life: story.

join me for a private writing camp to begin the journey of publishing your memoir. Class size is limited for maximum creative effect. questions? email coachcynthia.gregory@gamil.com

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Journal Camp: Day 29

Ala Carte Blue

The color of her dress was a cross between periwinkle and the dusty blue of a prairie sky just after sunset. There was a pattern of small white flowers infused into the fabric that swayed in time to the movement of her hips. She was strong and young still, years from the strain of farms at auction, of entire communities vanishing, tilting toward the promise of union wages. Her eyes were green, and her nails were painted Ala Carte Blue. The hue of her dress and the blue of the tips of her fingers provoked a kind of stupor, a trance of scalded milk and blurry edges. The hem of her frock fell to just above her knees, exposing a slim white scar, the result of a tumble off her bike on that gravel road just off the old Red Rock bypass. When she walked a cup of coffee across the café, every head turned to watch the sway of that blue skirt, the set of those shoulders, the cadence of the quiet hum of her heart. The all wanted that coffee. They all wanted to be the cup in the palm of that hand.

Journal Camp: Day 18

My Grandfather’s Eyes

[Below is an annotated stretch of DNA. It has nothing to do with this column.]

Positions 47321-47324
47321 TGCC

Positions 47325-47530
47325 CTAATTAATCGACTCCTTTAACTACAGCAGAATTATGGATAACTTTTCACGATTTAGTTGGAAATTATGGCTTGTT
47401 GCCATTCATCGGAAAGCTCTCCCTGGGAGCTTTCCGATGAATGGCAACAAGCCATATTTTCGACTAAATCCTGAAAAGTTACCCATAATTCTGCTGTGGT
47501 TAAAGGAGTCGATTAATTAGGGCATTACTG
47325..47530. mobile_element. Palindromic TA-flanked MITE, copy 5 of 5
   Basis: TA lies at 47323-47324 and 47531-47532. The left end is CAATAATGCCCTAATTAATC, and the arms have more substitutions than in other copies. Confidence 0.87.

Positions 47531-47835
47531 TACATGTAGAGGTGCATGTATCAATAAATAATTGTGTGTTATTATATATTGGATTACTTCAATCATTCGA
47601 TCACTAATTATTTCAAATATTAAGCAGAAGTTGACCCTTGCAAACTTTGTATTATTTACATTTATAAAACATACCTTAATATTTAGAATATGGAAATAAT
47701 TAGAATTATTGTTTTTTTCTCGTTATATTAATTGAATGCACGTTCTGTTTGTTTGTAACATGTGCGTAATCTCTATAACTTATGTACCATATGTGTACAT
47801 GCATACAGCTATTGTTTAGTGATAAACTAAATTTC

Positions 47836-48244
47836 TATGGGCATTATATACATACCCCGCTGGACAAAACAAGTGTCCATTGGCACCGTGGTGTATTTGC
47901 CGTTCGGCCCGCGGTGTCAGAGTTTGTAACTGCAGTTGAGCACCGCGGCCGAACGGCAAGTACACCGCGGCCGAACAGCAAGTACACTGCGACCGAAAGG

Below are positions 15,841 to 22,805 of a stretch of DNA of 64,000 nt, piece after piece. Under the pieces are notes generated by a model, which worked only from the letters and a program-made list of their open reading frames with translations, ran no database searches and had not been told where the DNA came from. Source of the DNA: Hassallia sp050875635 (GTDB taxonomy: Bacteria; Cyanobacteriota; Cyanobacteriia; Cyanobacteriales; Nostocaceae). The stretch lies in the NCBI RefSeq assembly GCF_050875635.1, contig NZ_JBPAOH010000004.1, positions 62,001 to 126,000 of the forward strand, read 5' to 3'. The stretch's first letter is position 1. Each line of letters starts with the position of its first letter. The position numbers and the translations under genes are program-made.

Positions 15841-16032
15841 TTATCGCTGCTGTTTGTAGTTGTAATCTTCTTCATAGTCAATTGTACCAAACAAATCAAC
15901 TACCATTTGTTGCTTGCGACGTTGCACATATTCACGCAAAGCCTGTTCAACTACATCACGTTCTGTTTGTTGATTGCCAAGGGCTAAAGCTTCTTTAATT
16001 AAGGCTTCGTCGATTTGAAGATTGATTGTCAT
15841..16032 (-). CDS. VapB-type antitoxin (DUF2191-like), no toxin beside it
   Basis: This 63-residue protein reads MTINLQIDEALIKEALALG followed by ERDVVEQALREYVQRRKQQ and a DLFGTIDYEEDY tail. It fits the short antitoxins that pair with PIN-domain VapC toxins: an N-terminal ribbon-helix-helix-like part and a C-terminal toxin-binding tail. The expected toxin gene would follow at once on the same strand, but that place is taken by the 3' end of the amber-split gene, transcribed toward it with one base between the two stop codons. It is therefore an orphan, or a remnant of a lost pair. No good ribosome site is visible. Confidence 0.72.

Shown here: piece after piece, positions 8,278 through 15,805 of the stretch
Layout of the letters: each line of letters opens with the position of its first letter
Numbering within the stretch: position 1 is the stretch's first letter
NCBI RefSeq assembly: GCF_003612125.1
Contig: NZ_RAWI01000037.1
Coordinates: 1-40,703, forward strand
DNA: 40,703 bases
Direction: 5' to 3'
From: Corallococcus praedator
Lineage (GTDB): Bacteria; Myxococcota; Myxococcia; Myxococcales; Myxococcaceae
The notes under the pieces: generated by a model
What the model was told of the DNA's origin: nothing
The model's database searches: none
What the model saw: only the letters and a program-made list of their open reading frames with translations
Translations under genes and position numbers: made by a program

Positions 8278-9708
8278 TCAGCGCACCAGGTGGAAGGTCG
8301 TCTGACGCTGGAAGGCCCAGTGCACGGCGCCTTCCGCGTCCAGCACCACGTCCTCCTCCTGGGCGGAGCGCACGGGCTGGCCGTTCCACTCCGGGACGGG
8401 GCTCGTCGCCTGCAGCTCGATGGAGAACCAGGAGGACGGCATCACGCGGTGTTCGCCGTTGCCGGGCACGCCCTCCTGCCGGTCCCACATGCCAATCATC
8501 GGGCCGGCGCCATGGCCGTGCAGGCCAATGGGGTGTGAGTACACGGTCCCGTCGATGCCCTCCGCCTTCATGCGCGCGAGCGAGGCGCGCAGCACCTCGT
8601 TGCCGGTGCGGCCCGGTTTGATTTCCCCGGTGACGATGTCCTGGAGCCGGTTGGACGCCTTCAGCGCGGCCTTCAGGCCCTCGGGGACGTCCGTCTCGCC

My grandfather was blind, so there was a terrible fascination with those vacant orbs. Because of this marginalized sense, he was reserved and quiet, and frightening. It could be that it was his personality to not interact much with the family. (After all, we were a loud and boisterous tribe of hooligans.) As a young child, I mostly observed him, fascinated and terrified. There was a large walk-in coat closet at the front of the house, where he kept an electric shaver. My dad used one of those death defying straight edge razors, so the fact that my grandpa could shave without being able to see was beyond comprehension. This was at a time in the world when men wore hats, and so did my grandpa. His forehead was pale from the hat, giving him a “farmer’s tan”, and those pale blue eyes peered out from under the brim of that soft grey hat and saw…shadows?  One day I was lying on the grass beneath a plum tree in the back yard. He shuffled by and paused, calling me by my sister’s name, scaring the hell out of me. He apparently had some sight, enough to make out the shape of a young girl, but to a silly child, it was horrifying to be identified by the blind man on a sunny Spokane summer day.  Grandpa possesed habits that shaped my world. He make popcorn on the stovetop. Without seeing. How did he know not to burn the corn kernels? It was beyond comprehension.  He used to sit in the kitchen at the yellow formica table, listening to baseball games on a transistor radio. He would sit for hours, listening to the play-by-play, announcers from cities like Chicago, San Francisco, Los Angeles. My grandpa’s blind eyes saw things that haunt me still.